JOHN F. KLEIN writes “Has been living in Concord for 32 years. Married to Susan Becker for 25 years — she went to Washington High, but did not tell me until after the wedding. I retired in 2002 after teaching and counseling for the S.F.U.S.D. 32 years. Son David, 30, is a capitalist in San Francisco and engaged to be married this year. Son Joshua, 26, is a humanist and is engaged in his studies for an advanced degree at Hebrew University of Jerusalem. Love to all.”
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FREDERICK ‘RICK’ BRADLEY informs “Finally retired on 4-27-2007 from civil trial practice at 75. I am enjoying adult resort living, tennis, boating (Tahoe Yacht Club), and not commuting to work. Staying in touch with Lowell & DKE Cal friends. Looking forward to 60th reunion in 4 years. Go Lowell ‘Indians’.”
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JAN POLISSAR recounts “Spent 4 weeks in China this spring (3rd trip — favorite country of 30 I have visited). Chinese New Years in Beijing is something to behold. Last summer spent 3 weeks in El Salvador building a school and living in the community — got to experience life in average world poverty. I Contra dance twice a week. Looking for a life partner! Email me – jpolissar@ yahoo.com” ANN KALECHMAN BLUMENFELD greets “Life is good in Petaluma. Hello to all my old pals.” HORTON P. SCIONEAUX writes “I am currently teaching for Sylvan Learning in Lancaster.”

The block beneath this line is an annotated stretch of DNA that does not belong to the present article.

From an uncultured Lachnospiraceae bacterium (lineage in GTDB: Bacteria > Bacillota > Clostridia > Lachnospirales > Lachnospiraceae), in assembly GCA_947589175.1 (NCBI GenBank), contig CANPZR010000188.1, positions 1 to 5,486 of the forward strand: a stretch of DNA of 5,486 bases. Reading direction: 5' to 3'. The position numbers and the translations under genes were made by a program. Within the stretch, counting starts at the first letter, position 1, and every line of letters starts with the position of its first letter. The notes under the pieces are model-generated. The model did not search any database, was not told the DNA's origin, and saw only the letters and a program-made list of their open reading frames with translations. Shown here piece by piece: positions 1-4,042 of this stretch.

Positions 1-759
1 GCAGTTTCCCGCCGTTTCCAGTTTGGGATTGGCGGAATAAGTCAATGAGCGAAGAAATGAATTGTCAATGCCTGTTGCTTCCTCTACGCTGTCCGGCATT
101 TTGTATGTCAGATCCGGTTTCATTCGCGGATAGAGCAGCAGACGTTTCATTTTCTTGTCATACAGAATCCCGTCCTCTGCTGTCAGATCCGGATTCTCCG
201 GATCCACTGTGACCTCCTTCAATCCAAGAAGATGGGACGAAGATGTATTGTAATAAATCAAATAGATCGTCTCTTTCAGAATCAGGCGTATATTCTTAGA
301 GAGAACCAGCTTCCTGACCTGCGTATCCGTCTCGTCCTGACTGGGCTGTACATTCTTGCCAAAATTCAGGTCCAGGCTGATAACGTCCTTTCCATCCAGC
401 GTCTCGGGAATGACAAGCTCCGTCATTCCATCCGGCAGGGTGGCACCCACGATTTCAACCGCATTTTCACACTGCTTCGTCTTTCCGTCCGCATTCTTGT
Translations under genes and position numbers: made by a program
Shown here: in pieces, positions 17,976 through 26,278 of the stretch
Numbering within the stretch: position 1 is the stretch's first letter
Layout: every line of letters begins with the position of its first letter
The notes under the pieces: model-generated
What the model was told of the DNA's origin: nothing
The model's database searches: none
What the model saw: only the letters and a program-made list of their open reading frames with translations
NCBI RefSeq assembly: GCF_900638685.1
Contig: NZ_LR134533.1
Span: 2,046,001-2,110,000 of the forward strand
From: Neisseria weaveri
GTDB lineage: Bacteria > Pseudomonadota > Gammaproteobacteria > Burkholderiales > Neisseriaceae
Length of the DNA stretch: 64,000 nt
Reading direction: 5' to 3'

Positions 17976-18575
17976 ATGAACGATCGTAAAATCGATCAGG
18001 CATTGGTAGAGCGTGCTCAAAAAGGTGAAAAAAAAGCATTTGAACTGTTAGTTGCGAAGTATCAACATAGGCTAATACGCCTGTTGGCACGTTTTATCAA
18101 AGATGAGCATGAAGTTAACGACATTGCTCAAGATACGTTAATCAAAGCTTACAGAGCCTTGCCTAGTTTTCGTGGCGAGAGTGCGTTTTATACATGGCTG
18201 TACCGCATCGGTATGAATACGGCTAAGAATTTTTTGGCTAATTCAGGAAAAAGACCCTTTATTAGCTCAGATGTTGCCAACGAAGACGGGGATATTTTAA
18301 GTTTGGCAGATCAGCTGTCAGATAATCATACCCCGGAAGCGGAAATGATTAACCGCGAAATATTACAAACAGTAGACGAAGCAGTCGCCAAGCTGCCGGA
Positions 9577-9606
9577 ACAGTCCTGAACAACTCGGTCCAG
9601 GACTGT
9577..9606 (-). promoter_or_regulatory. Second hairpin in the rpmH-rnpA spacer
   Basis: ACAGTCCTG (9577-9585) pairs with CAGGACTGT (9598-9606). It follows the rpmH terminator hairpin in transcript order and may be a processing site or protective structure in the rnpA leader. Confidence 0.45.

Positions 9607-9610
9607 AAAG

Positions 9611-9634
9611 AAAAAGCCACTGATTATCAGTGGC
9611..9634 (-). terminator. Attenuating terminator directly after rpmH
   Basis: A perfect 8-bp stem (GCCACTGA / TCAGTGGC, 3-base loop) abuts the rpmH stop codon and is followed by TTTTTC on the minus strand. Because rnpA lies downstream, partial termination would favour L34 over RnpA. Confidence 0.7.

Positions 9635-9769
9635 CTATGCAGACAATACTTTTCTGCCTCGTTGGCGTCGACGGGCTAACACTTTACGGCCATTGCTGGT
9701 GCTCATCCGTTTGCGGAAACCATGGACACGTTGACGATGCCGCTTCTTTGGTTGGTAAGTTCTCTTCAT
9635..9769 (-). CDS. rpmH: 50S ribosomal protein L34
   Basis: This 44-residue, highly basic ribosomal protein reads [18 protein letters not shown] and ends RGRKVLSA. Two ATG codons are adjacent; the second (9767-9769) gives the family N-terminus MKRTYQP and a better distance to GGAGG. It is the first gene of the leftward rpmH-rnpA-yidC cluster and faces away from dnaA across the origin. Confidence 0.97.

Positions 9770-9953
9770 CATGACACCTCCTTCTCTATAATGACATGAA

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NEIL BLUMENTHAL hollers “Still retired and living in Alamo with wife Elaine and visiting the grand children often. A big hello to Phillip DeAngelo ’55, who I met and played golf with in Lake Tahoe. For an old man (2 years younger than me), he hits the ball a long ways.”
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Associate Justice STEPHEN BREYER (Eagle ’52) received the Distinguished Eagle Scout Award of the Boys Scouts of America at a reception held at the Ritz-Carlton Hotel on August 8. It is awarded to an Eagle Scout for distinguished service in his profession and to his community for a period of at least twenty-five years after attaining the level of Eagle Scout. Other requirements include significant accomplishment in one’s career and a solid record of continued community involvement. Recipients are known as Distinguished Eagle Scouts and Troop 14 is the only troop in the country with three: Stephen Breyer, Richard Goldman, Ernest Hueter.